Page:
Research: UK’s top 1% would gain most from inheritance tax cut
Britain’s wealthiest 1% would enjoy half of the gains from scrapping the inheritance tax, new research shows, as Prime Minister Rishi Sunak considers proposals to revive his Conservative Party’s flagging ratings before a general election expected next year.
The Institute for Fiscal Studies found that abolishing the levy on assets would provide an average £1.1 million ($1.3 million) tax cut to the estates of those who die leaving £2.1 million or more.
Scrapping the tax would also come at a growing fiscal cost when the public finances are under strain. In a report Wednesday, the IFS estimated that the inheritance tax is set to raise £15 billion for the exchequer in a decade’s time, more than double the £7 billion currently.
Sunak’s government is reported to be considering cutting or abolishing the inheritance tax to help close the gap with the opposition Labour Party in opinion polls.
The levy is deemed the most unfair by voters in polling, with an increasing number of Britons set to be caught up in the tax over the next decade due to the surge in wealth among older generations.
Reducing or scrapping the tax could help the Tories in wealthier “blue wall” seats in the south of England being targeted by Labour and the Liberal Democrats. Ending the tax would deliver around £3.3 billion to the wealthiest estates, the IFS says.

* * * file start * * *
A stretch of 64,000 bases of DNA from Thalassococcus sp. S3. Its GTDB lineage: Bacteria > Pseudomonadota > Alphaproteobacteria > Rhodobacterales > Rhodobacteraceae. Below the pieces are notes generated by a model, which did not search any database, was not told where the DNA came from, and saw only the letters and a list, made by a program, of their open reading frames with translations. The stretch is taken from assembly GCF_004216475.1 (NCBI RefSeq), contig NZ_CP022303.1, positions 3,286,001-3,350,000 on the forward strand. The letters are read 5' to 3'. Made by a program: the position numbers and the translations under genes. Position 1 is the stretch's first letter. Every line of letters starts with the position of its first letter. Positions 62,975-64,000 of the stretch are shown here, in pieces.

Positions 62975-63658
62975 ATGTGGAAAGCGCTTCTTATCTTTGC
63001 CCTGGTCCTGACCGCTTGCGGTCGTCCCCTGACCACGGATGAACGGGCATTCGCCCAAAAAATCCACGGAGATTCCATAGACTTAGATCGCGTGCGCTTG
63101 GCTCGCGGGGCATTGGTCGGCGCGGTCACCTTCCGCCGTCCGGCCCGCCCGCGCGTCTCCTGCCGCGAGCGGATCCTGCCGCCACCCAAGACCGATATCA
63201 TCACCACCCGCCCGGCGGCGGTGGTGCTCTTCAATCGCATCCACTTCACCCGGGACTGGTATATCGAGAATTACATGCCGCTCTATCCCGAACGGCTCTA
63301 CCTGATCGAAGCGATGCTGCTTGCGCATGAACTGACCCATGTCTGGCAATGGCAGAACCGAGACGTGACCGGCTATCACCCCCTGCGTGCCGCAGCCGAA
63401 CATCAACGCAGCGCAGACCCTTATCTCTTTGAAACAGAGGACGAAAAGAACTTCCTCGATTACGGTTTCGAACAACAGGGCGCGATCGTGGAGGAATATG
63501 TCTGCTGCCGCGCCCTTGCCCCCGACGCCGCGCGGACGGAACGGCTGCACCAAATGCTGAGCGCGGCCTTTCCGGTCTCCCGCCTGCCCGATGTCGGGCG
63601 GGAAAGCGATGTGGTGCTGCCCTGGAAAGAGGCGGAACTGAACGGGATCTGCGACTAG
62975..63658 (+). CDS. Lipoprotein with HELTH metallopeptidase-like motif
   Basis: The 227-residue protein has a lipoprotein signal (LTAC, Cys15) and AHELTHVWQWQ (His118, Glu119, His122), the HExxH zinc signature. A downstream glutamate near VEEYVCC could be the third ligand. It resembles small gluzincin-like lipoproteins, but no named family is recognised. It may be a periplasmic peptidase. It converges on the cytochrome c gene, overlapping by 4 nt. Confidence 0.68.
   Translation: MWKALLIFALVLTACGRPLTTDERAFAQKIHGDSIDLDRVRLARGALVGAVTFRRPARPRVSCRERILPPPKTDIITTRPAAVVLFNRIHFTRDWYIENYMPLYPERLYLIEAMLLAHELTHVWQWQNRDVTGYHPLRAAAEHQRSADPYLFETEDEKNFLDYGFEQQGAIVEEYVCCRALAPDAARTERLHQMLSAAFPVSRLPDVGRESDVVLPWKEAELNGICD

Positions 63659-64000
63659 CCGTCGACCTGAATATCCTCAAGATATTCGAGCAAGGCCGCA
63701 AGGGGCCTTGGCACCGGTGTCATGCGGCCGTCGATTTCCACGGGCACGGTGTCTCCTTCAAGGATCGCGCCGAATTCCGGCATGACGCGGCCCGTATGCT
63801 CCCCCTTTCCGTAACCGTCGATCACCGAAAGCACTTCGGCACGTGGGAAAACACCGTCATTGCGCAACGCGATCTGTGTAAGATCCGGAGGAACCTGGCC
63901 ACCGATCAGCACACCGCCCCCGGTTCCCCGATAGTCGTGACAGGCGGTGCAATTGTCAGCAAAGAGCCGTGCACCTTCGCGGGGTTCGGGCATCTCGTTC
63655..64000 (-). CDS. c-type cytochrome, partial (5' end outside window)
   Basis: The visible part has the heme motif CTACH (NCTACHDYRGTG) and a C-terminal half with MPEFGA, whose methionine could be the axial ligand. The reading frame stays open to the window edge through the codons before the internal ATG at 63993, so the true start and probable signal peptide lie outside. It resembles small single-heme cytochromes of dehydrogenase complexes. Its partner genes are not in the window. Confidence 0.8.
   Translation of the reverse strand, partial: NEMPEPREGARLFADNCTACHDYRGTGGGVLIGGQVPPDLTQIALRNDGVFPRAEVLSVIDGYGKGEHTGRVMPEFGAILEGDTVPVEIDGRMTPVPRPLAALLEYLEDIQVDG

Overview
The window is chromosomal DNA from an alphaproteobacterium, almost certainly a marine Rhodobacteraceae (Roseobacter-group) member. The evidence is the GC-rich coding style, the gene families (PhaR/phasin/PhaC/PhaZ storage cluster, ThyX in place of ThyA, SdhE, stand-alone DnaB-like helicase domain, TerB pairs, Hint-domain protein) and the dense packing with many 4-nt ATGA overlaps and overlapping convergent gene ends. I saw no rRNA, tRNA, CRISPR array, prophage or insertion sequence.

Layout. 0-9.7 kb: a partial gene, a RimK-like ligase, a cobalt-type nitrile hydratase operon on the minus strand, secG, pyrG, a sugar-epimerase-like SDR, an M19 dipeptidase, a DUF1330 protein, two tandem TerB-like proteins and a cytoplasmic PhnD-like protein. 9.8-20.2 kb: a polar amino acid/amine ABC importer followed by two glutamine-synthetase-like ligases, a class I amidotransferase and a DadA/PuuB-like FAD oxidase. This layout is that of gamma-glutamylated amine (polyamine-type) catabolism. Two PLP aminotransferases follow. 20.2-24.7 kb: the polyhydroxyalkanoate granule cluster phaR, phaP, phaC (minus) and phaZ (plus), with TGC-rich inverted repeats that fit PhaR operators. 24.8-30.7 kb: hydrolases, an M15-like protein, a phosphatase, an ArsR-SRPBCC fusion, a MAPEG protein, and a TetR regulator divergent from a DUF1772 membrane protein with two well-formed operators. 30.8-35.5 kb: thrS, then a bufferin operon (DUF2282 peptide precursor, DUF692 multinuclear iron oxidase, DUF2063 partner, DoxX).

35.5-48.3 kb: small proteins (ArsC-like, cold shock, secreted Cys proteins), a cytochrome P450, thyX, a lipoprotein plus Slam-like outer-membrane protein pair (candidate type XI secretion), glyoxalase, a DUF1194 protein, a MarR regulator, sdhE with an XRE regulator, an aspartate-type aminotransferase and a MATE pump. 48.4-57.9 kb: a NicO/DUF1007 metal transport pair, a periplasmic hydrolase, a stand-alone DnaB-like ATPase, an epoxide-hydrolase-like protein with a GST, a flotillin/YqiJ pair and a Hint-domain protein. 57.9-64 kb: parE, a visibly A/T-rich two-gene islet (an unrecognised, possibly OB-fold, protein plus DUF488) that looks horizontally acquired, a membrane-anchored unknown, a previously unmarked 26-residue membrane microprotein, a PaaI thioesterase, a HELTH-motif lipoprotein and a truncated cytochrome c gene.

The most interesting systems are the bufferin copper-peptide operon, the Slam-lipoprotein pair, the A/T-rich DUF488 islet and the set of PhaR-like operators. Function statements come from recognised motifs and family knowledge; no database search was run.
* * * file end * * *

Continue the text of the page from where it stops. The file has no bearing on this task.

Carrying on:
However, ditching it could open the government to accusations of cutting taxes for the rich and raise questions about how to fill a multi-billion-pound hole in the budget.
“Like all taxes, it supports vital public services. Abolishing it or scaling it back would mean either cutting such services, raising other taxes or increasing the national debt,” said Mark Franks, director of welfare at the Nuffield Foundation, which helped fund the research.
Only a fraction of UK families are actually liable for inheritance tax as they do not have enough wealth. The UK tax authority said in July that just 3.7% of UK deaths resulted in an inheritance-tax charge in 2020-21.
When someone dies, the tax is charged at 40% on assets valued at over £325,000. Other reliefs and allowances mean that the amount passed on tax-free is often much higher, so estates up to £500,000 can be passed onto children or grandchildren without charge. That figure can rise to £1 million when the allowance of the first deceased spouse or civil partner is included
By 2033, one in eight Britons will have inheritance tax due either on their death or their partner’s death, the IFS estimates. In London, where house prices are double the national average, almost a quarter of the people will be liable.
The IFS said reforms to the tax could help raise an extra £4.5 billion.
“The government should abolish the special treatment given to business assets, certain types of shares, agricultural assets, pensions and homes passed to direct descendants,” said David Sturrock, a senior research economist at the IFS. “These exemptions and reliefs open up channels to avoid inheritance tax.”